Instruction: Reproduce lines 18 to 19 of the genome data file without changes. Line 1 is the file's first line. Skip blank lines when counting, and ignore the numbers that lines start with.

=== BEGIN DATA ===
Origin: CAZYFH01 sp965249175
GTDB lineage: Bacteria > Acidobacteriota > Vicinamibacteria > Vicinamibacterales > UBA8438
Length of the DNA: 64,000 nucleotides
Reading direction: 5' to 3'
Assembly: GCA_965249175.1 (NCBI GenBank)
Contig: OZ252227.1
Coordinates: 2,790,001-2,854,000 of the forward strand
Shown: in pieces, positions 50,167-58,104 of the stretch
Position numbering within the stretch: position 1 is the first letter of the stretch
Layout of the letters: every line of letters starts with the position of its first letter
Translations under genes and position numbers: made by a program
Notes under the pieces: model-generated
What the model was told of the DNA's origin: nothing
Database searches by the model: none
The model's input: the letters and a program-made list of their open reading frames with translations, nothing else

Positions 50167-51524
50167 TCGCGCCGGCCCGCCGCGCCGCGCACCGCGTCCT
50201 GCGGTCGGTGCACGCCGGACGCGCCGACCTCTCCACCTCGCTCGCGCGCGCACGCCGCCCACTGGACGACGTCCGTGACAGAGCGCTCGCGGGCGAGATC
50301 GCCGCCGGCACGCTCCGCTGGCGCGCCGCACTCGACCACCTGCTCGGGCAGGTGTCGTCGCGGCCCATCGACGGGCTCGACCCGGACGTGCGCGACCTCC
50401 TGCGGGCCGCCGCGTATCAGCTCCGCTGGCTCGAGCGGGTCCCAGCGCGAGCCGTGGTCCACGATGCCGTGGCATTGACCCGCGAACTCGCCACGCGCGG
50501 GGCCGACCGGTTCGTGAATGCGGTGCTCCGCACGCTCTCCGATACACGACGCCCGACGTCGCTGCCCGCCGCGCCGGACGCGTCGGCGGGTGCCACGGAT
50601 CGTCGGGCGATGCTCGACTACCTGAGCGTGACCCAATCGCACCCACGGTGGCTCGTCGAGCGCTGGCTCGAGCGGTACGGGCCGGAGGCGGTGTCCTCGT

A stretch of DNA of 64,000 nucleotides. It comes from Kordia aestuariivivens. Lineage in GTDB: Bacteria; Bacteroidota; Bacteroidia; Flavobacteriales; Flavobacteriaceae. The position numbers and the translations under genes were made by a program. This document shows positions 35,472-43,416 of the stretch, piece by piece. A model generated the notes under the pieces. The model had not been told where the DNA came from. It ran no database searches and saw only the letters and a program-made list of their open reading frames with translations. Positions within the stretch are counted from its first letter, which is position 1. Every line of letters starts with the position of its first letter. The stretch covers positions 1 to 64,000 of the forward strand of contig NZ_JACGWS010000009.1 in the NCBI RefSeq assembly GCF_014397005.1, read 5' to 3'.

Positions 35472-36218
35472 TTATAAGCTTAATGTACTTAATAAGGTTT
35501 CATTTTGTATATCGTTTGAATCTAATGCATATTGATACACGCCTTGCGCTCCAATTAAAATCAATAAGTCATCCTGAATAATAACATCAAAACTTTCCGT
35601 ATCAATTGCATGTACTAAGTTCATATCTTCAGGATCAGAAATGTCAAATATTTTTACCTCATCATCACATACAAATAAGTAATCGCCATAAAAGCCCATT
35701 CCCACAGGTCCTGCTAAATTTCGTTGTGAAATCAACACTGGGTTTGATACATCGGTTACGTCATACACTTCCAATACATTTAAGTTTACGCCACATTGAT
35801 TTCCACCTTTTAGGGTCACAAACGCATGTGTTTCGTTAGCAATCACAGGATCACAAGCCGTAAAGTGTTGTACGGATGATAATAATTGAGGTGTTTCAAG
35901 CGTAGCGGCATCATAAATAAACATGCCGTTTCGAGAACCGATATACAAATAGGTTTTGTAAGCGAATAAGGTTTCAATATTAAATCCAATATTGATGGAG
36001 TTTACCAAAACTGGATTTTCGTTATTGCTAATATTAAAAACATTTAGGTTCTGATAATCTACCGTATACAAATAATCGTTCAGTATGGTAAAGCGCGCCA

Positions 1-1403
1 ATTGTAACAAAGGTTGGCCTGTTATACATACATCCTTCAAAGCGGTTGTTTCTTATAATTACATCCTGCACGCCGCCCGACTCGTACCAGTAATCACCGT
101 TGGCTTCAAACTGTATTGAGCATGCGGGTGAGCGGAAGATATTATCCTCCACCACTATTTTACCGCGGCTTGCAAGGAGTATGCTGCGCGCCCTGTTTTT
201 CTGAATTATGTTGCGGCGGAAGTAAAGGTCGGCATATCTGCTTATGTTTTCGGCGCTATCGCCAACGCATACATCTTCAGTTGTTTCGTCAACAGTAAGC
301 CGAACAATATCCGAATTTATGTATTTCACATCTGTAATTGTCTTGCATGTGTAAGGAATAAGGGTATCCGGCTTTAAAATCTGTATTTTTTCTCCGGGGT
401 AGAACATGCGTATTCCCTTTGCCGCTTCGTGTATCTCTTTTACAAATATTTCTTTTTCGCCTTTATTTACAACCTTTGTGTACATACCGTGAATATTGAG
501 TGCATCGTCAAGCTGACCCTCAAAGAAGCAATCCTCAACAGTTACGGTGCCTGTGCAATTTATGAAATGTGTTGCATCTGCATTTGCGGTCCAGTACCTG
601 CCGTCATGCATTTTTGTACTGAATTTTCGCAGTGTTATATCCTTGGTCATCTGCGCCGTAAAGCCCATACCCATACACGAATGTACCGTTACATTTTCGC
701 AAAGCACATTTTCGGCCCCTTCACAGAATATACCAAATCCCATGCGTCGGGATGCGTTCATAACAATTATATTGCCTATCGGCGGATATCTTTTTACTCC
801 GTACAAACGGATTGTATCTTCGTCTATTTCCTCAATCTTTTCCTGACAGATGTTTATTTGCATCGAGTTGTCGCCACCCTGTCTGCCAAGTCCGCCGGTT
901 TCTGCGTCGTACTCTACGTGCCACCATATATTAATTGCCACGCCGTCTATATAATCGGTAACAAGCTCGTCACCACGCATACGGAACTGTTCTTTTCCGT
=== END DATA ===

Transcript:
50201 GCGGTCGGTGCACGCCGGACGCGCCGACCTCTCCACCTCGCTCGCGCGCGCACGCCGCCCACTGGACGACGTCCGTGACAGAGCGCTCGCGGGCGAGATC
50301 GCCGCCGGCACGCTCCGCTGGCGCGCCGCACTCGACCACCTGCTCGGGCAGGTGTCGTCGCGGCCCATCGACGGGCTCGACCCGGACGTGCGCGACCTCC